Black legislators called Thursday for a meeting with the state banking commissioner to discuss unequal lending patterns of banks and savings and loans.
"I'm not accusing the lending institutions of being racist, but I'm saying there are unmistakable differences out there," said state Sen. Gene Walker of DeKalb County, the only black member of the Senate Banking and Finance Committee. "We're going to ask the commissioner to look into these matters. We're going to do everything we can to get to the bottom of this."
The suggestion to meet with Commissioner Jack Dunn was made jointly with Sen. Arthur Langford, chairman of the Senate Consumer Affairs Committee. Langford attended the Atlanta City Council's special meeting with bank executives Wednesday.
"The banks are basically admitting that there is a problem. So now we're all up to speed. Blacks have known for years that there was a problem," Langford said. "Now we have to come up with some clear-cut, definite solutions."
The lending patterns were described this week in a series of articles in The Atlanta Journal-Constitution. Lenders' reports to the federal government showed that banks and savings and loans in metro Atlanta made five times as many home loans in white areas as in black areas of the same income and housing growth.
In other responses:
The Southern Christian Leadership Conference has asked its attorney to research the possibility of a class-action suit against banks and savings and loans. The president, the Rev. Joseph Lowery, also urged blacks to open accounts at black-owned institutions.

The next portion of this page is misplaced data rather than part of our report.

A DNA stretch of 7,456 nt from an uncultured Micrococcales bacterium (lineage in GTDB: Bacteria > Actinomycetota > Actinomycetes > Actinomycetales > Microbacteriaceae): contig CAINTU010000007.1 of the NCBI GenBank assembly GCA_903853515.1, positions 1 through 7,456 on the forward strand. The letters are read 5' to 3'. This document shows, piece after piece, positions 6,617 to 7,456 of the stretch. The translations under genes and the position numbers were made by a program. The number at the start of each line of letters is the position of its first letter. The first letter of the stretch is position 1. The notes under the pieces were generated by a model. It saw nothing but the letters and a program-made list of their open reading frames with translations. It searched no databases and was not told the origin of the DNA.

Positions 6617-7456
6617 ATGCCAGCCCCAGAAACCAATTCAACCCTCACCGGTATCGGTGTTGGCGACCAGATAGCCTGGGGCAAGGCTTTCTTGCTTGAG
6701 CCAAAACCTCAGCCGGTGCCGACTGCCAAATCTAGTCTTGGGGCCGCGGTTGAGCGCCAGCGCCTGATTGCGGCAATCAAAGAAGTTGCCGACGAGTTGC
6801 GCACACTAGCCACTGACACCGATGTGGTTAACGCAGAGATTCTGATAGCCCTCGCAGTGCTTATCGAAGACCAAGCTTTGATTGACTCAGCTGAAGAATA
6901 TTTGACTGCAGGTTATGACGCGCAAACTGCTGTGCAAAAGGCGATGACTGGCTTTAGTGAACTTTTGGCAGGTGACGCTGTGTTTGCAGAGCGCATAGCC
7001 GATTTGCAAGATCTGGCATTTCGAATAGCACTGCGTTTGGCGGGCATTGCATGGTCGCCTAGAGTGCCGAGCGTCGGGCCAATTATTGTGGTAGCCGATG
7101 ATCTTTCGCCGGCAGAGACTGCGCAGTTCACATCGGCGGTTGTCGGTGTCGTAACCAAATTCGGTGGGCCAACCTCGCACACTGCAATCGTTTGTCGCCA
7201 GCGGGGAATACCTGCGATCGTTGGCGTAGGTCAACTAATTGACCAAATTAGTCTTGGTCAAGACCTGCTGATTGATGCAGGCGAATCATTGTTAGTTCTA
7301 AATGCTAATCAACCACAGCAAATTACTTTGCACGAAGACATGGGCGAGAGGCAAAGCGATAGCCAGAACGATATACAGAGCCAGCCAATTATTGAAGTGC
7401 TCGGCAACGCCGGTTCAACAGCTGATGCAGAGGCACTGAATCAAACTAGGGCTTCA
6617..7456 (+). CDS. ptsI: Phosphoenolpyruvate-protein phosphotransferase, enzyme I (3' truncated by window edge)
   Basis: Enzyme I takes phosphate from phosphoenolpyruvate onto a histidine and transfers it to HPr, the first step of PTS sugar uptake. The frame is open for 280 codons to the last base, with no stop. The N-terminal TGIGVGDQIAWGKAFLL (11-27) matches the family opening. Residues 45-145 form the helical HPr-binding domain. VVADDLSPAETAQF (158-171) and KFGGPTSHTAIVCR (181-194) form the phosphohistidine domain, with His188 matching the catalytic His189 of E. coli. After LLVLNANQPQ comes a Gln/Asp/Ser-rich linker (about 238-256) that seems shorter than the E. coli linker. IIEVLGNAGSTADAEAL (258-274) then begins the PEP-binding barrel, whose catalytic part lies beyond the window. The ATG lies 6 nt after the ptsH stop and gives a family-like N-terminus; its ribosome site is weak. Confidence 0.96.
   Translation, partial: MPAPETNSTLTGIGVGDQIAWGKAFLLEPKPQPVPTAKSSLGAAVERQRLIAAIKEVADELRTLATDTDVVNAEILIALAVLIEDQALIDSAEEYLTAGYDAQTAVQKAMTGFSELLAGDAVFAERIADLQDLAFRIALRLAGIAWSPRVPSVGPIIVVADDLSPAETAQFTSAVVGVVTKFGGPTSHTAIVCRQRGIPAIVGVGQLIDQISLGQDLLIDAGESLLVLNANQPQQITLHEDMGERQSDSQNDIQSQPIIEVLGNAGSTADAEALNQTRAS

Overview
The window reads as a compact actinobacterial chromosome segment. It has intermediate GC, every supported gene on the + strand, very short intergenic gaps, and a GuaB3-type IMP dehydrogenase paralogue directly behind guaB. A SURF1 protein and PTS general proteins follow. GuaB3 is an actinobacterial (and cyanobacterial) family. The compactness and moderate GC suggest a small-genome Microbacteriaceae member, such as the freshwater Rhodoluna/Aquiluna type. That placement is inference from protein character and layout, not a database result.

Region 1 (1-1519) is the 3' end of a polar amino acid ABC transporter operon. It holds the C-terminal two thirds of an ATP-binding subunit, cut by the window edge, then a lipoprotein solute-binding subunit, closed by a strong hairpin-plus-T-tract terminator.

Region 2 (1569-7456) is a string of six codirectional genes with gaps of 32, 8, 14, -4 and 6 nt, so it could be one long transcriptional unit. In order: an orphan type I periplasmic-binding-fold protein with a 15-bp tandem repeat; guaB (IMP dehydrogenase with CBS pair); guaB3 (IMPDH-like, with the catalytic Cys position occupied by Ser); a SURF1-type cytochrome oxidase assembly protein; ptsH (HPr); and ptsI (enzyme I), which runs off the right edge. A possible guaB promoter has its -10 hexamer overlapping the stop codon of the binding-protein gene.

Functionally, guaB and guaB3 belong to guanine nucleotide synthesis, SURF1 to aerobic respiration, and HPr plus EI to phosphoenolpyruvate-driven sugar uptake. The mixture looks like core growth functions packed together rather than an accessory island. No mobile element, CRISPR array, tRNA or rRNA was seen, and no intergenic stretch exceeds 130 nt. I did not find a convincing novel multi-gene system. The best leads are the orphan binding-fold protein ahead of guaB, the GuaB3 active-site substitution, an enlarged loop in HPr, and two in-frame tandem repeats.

"We knew it was a problem. We're just glad to see it documented," Lowery said. "We're going to definitely do something."
The Atlanta Urban League president, Lyndon Wade, urged lenders to take the articles as an opportunity for improvement.
"I think it's a sad commentary, if these facts cannot be refuted. And I don't see anyone standing up to refute this," Wade said. "This could be a major blemish on Atlanta's image, but more than that it's a terrible, crippling blow to black people. But the banks have done a lot of good things in the community. It is time for the institutions to pull themselves together."
Henry Garmon, chairman and chief executive officer of Fulton Federal Savings and Loan Association, agreed to serve as chairman of the City Council's special committee on the lending problem. City Council President Marvin Arrington said he would name other members today from political, business and community circles.
Mayor Andrew Young said, "The newspaper made a strong case. There has been enough of a public indictment so that we will probably get a better response from the banking community than we ever had before."
The call for a meeting with the banking commissioner was endorsed by five Atlanta legislators: Sens. David Scott and Hildred Shumake, and Reps. Betty Clark, Grace Davis and Mable Thomas.
"There are some nice people at the banks, but it's a whole process of discrimination," Scott said. "The only thing they would respond to is if we had a hammer over their heads."Go to the next article or back to the Color of Money index or Power Reporting
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